Securing the GPS

By Dr. Gene H. McCall*
Friday, June 12th, 2015 @ 7:16PM

Print Friendly, PDF & Email

Recently, there has been a considerable interest shown in the fact that the nation has become very dependent on the GPS signals and the capabilities that they enable. There have been many presentations by those who claim that GPS signals are weak enough to provide a significant vulnerability to interference and jamming. Government committees have received briefings on the subject, papers have been presented at professional society meetings.

Many presentations have been oriented toward the establishing of an eLoran system in the U. S. to serve as a backup system if the GPS signal were unavailable. All of the attention to the subject has resulted in what I describe as a sky is falling attitude in some groups. In my opinion, eLoran is an inadequate and obsolete technology that is not, by any stretch of the imagination, a substitute for, or a replacement for the GPS. ELoran is not adequate for precision weapon guidance, or for precision airport approach. If we fall back to eLoran because GPS is not available, we lose those valuable capabilities immediately and they cannot be replaced. Yet, Congressional hearings have been held, and a proposed law (H.R.) 1678, has been submitted to the House of Representatives.

Although I have little knowledge of Congressional rules and procedures, my reading of the resolution gave me the impression that it is a rather curious document. While it is ostensibly about PNT, it gives no required accuracy range for any important PNT parameters. The frequency of the system was, however, specified to be 100 kHz. No price range was mentioned, and there appears to have been no consideration of possible alternatives to eLoran, nor does it indicate that any protective steps for GPS were considered. It also, seems to provide no possibility for competitive bidding. To an old lab worker like me, it appears to be a directive to several government agencies to execute a sole-source purchase request for an eLoran system.

Even if the eLoran signal is assumed to be a suitable replacement for the GPS if the GPS signal is denied, and a signal covering the entire U.S. is supplied, the task of using the signal has just begun. Receivers must be procured. Approximately 2000 will be required to equip several of the major U.S. airline’s aircraft. Also, crews must be trained in the use of the new navaid. The cost may be in the vicinity of 20 million dollars per airline. Given the near mania that airlines have for return on investment (ROI), the airlines may choose to simply cancel flights as a cheaper alternative. The government will have to choose whether to pass legislation mandating that the airlines equip their aircraft with eLoran equipment, or the government will have to supply the airlines with sufficient funds to buy the equipment.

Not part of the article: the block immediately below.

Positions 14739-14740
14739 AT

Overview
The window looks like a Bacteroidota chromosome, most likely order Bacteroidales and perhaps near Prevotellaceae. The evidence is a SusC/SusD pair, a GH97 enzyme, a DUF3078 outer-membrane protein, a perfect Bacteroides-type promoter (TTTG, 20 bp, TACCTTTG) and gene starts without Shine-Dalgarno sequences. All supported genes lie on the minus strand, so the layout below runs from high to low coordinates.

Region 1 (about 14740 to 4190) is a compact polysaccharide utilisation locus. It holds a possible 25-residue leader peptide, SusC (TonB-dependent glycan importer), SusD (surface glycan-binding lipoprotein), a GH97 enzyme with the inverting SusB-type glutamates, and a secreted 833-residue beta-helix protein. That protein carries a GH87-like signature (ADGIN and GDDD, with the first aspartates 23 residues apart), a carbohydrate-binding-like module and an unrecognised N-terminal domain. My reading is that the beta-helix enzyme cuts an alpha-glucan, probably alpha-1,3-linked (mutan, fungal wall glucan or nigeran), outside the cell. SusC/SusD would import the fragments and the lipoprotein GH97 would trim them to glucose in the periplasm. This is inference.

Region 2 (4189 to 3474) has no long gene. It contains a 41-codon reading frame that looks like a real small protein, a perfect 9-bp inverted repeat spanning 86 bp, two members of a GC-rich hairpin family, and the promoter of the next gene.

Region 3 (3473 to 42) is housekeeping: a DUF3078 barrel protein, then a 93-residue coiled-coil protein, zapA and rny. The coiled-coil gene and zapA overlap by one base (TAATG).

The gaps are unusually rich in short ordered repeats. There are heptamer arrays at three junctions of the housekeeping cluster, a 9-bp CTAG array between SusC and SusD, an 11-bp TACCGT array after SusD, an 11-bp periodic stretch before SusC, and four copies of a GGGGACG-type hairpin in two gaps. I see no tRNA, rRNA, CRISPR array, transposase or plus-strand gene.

If it is determined that the signal is, indeed, accurate and reliable enough for non-precision approaches, those approaches will have to be designed and certified by the FAA. For 1000 approaches at a typical cost of $50000 per approach, that is a charge to the FAA of 50 million dollars. In total, the charge to the nation is likely to be several billion dollars. The question is: who will pay?

I assume that the task of DHS should be the protection of the nation’s critical infrastructure, not its replacement. Thus, the discussion should be not on how to replace one of the most valuable parts of American infrastructure because it has some weaknesses. While a backup may be part of the discussion, most of the debate should be centered on ways of eliminating the problems of GPS. Now is not the time to retreat to a last century technology because of fears that may be groundless.

When all is considered, protection of the GPS signal is almost certain to be more effective, quicker, and less expensive than attempting to activate a last century PNT system, that will require one, or two decades, at least, to generate even the poor performance advertised for eLoran.

Ultimately, the research and development required to make the GPS invulnerable will benefit the next generation of PNT and will, no doubt, spin off into other fields.

The time to act is passing.

For a detailed discussion on GPS Vulnerability – Options and Alternatives, please see Dr. McCalls’s paper.

* Dr. Gene H. McCall is Laboratory Fellow (ret.), Los Alamos National Laboratory and a member of the ACD Board of Advisors.  He can be reached at

Categories: Communications, DHS, eLoran, FAA, GPS, Latest News, PNT, U.S., Wi-Fi

On The Campaign Trail

Check the dates and see when we're in your town!